Sinkhole Swallows Scott Lake
By MIKE SALINERO The Tampa Tribune
Published: Jun 22, 2006
LAKELAND - Buzzards congregated around dead fish on the exposed mud flats of Scott Lake on Wednesday, while alligators and snapping turtles fought for their lives in the black ooze of a massive sinkhole.
Sinkholes occasionally open under lakes, but most of the sightseers who came to witness firsthand this disappearing water body south of Lakeland said they'd never seen anything like it.
Water in the 291-acre lake started to drain into two sinkholes early last week. The sinking ground cracked the wall in at least one house near the shore and damaged several docks.
The largest of the two sinkholes grew Wednesday into a gaping crevice at least 200 feet in diameter and 15-20 feet deep. It had expanded dramatically overnight Tuesday, collapsing a dock, a concrete walkway and a chain-link fence.
"I came at 11 a.m. this morning and the water came flushing down and down," said Linda Logan, a member of a local homeowners association. "It's heartbreaking. It's just devastating."
Only isolated pools of water, no more than a foot or two deep, remained by noon Wednesday. The edges of the largest sinkhole looked like a layered cake, with lighter shades of clay and sand topped by a dark brown blanket of silt
The lake is privately owned by surrounding homeowners, and they include elite families in Lakeland society, including the daughter of the late founder of Publix Supermarkets and the son of the late Bernie Little, owner of the famed speedboat, Miss Budweiser.
A committee of lakeshore residents formed a committee to figure out what to do. Carl Christmann, a senior geotechnical engineer for BCI Engineering and Scientists, a company hired by the residents, said a course of action couldn't be recommended until the sinkhole stops draining. He said it appeared water had stopped draining into one of the sinkholes.
"Whether it's completely plugged, I doubt it. Whether it's going to stay that way, that's a wait-and-see," Christmann said. "It's not unusual for these features to partially plug themselves, then the water accumulates and the water pressure causes the sinkhole to reactivate."
Restoring the lake will involve filling the sinkholes, either with sand or grout, or both, Christmann said. Rain and runoff from the surrounding watershed eventually will fill the lake.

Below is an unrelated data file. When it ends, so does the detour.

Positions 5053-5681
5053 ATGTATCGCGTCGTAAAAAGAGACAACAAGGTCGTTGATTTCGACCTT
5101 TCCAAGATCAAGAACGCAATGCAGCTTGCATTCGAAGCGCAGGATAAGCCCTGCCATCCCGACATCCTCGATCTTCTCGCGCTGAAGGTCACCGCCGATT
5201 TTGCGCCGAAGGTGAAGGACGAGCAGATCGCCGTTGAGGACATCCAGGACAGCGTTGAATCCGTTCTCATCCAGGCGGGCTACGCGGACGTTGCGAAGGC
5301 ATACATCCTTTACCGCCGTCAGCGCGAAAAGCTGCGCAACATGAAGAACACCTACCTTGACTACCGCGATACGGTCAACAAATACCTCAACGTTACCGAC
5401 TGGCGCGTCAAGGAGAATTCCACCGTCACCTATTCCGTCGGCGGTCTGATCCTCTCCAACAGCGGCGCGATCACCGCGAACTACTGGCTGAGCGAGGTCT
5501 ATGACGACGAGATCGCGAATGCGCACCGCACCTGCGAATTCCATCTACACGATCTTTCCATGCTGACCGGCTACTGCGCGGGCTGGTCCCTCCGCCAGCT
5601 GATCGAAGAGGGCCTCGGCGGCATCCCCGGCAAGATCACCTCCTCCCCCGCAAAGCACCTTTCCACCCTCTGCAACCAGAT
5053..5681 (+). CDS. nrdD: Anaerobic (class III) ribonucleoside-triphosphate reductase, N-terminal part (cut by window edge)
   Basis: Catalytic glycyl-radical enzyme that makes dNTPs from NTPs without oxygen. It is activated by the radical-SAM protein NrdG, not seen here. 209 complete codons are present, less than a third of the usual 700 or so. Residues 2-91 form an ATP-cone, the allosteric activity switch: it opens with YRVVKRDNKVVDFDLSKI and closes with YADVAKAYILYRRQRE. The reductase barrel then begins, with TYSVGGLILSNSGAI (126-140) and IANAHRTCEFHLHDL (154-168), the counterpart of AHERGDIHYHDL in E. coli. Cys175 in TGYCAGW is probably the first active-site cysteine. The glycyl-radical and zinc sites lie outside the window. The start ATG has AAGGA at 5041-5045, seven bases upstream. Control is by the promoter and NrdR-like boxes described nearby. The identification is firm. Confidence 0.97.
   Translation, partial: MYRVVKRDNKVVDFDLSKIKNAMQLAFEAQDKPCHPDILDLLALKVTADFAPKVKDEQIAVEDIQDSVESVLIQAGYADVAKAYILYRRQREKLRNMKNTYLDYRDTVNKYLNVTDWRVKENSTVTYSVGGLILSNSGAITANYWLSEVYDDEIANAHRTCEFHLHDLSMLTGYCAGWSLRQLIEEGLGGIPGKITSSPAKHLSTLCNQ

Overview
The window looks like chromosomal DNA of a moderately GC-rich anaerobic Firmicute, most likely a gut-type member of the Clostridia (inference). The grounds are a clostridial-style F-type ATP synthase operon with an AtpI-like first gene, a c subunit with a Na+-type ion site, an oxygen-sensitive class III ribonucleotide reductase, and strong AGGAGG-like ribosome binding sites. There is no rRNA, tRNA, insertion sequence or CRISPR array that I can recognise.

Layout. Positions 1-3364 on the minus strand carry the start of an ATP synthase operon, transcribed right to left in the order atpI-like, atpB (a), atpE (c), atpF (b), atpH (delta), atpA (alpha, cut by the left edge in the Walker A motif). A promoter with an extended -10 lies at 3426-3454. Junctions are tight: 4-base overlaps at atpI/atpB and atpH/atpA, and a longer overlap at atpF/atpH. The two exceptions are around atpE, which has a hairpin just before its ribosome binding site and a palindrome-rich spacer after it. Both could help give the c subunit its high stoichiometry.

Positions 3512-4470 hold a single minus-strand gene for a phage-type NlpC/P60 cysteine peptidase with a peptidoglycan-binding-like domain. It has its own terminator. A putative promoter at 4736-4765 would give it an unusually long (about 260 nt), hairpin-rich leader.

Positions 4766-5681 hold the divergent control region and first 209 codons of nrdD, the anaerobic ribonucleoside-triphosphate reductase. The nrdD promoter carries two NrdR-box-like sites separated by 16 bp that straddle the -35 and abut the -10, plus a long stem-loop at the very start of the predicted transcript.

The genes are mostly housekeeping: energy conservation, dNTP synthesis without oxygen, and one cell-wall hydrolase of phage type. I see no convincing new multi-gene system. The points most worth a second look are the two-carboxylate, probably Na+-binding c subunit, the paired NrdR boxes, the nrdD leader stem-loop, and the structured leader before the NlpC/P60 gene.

Christmann said it could take weeks to months to plug the sinkholes. Restoring the lake could take years. He said he doesn't know what the work will cost.
Because the lake is privately owned, the state is not expected to provide any money, leaving homeowners to bear the cost.
Sinkholes form when groundwater levels drop, leaving empty crevices and cavities in the limestone aquifer. On dry land, a heavy rain then can wash overlying clay and sand into the aquifer, creating a hole at the surface. In this case, the holes opened up under the lake bed.
"Sinkholes are basically springs where the water's going in instead of going out," said Ann Tihansky, a sinkhole expert with the U.S. Geological Survey in St. Petersburg.
Tihansky said sinkholes are largely seasonal. During the dry months of March, April and May, the aquifer levels decrease. Then, the first hard rains in June funnel the sand and clay into the underlying cavities.
The Floridan Aquifer, which underlies most of the state, rises closer to the surface in Central Florida, making the area prone to sinkholes, said Michael Molligan, spokesman for the Southwest Florida Water Management District. Many of the lakes in Central Florida, including Scott Lake, were created by sinkholes.
Although the disappearing lake and growing sinkhole attracted plenty of curious visitors during the past week, such events are not really that rare in Florida, said Harley Means, a geologist with the Florida Geological Survey.
"The only thing atypical about it is that it happened to open up under a lake basin," Means said. "But even that is not an uncommon event in Florida."
Lake Jackson near Tallahassee has drained five times since 1999. The 4,000-acre lake has never drained completely.
A steady stream of visitors entered the Scott Lake property Wednesday through one of the few public access points. Most expressed amazement.
"It got down real low one time before, but I've never seen anything like this," said Trenton Gifford, who said he and his wife, Danielle, have lived near the lake for 21 years.
I saw this on the news the other day. It's certainly devastating for the home owners, but absolutely fascinating in terms of Geology.